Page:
Phone: (09) 580 2497
What greater compliment could you pay a business than to buy it? Aaron and Christine Ballard were so impressed by this little suburban Mexican eatery established 10 years ago by Jose Carlos de la Macorra and Maria Batiz that they bought it.
They had been regular customers when they lived locally and, when they returned from a stint in Melbourne, were delighted to get back there for lunch. Christine mentioned that she would love to have a cafe like this one and the owners said they were thinking of selling. Conversations began.
Under the new ownership, the place has expanded its formerly tantalising opening times. When I first went in 2007, they were doing 14 hours a week, Thursday to Saturday lunchtimes. Towards the end of his time, Jose Carlos was troubled by RSI in the shoulder that forced him to cut back even further.
Now they're open every day except Monday, and they're doing dinner Thursday to Saturday. By all accounts, it's heaving on the weekends.
Aaron says they have worked on the principle of not fixing what ain't broke. The place has been spruced up a bit and the folkloric grotesqueries such as Day of the Dead masks aren't quite so prominent, but there are plenty of cans and bottles of beans and sauces to take home.
More important, in the kitchen, they are doing it just like Jose Carlos used to. (He evidently helped with the transition, although they had to work hard to extract recipes from a man who cooked by heart, rather than the book).
The menu (chalked on the wall above the window, which makes it easy to miss and hard to read) is refreshingly full of words that may be unfamiliar to people whose experience of Mexican food is derived from chains whose names I refuse to type. There's an enchilada here and a taco there but there's a sincronizada (Mexico's answer to the toasted sandwich); a relleno (what vegetarian epicures call a stuffed pepper) that swims in a pool of tomato sauce, and something called an Aztec pot.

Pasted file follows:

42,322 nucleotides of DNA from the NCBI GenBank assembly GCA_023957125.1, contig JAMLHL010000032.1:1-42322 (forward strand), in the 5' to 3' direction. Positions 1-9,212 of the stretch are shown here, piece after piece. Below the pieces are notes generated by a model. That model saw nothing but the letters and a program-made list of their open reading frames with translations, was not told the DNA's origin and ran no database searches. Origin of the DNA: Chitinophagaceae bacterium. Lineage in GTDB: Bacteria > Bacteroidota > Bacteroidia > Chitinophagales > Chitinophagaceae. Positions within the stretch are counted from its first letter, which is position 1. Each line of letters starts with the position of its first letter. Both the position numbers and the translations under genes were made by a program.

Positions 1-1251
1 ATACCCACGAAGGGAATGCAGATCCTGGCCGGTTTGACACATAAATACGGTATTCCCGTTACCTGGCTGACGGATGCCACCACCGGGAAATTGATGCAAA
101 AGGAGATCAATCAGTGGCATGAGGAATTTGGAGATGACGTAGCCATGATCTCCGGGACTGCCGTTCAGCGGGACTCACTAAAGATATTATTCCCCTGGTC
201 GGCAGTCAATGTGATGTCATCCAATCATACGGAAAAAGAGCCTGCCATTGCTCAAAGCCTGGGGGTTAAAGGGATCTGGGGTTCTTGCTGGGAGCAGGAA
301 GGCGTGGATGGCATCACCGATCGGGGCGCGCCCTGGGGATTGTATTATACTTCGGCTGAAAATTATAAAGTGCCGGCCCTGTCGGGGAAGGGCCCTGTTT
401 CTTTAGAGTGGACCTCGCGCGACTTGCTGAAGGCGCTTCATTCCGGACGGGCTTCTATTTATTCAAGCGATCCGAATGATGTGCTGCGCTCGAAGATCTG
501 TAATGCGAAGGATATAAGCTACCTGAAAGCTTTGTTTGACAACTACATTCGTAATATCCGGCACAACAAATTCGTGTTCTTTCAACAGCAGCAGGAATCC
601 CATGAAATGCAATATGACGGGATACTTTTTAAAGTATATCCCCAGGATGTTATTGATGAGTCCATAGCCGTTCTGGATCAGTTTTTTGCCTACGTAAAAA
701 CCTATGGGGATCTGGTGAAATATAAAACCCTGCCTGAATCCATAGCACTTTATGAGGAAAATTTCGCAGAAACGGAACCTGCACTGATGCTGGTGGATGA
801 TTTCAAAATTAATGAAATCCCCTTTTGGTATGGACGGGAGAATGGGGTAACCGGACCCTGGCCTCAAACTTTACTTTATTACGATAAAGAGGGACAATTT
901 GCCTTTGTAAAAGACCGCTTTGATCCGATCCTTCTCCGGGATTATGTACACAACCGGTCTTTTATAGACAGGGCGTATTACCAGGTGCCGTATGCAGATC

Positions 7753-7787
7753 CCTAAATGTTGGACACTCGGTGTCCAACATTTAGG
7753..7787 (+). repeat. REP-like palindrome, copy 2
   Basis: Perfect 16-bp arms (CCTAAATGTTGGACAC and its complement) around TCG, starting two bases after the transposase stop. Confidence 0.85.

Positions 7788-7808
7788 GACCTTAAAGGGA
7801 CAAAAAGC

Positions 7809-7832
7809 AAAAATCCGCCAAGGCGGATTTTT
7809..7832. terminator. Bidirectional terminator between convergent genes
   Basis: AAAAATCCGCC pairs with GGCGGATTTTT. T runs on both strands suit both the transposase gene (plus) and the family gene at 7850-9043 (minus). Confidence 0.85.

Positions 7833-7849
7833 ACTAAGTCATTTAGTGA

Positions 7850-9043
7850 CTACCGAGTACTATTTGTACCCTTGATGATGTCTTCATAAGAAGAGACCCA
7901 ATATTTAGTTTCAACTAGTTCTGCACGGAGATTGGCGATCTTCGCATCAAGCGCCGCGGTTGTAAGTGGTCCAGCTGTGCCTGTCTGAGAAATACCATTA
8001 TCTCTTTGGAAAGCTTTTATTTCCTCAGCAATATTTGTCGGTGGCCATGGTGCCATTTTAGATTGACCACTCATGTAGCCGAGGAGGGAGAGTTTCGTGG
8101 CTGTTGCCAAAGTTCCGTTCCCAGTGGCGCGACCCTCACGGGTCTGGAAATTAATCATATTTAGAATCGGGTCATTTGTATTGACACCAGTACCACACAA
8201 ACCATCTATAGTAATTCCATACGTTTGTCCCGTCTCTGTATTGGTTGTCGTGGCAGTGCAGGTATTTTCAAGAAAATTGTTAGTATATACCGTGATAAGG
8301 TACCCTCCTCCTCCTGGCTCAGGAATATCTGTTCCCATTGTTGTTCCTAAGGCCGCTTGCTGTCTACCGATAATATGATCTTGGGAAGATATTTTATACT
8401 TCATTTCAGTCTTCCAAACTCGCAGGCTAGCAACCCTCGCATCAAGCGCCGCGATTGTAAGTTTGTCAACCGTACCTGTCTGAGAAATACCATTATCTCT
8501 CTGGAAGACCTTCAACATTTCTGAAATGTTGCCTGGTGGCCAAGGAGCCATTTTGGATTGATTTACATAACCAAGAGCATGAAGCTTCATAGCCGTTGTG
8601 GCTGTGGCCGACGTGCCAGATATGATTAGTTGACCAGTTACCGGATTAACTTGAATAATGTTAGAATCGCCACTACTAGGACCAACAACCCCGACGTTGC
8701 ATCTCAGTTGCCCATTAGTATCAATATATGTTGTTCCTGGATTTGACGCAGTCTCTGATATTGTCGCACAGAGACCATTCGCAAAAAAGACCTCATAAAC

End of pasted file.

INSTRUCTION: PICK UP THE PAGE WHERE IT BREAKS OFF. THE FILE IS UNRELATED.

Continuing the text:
We couldn't get ceviche (it's a Friday and Saturday dish only) but what we tried showcased the fresh, clean tastes that distinguished Jose Carlos' commitment to cooking without fat and salt.
The guacamole was still agreeably lumpy - the house-made corn chips left the mouth tingling with chilli. Nogadas, named for the walnut that flavours the creamy sauce, were mild poblano chillis, stuffed with beef, almonds and cashews, and baked. My soft tacos were packed with big prawns and we washed it all down with fresh lime juice (in one of the pesky jar-type things; who decided you could improve on a glass?)
It had been too long since I renewed my acquaintance with this place and reminded myself how good Mexican food can be. It's a pleasure to report it's as good as ever.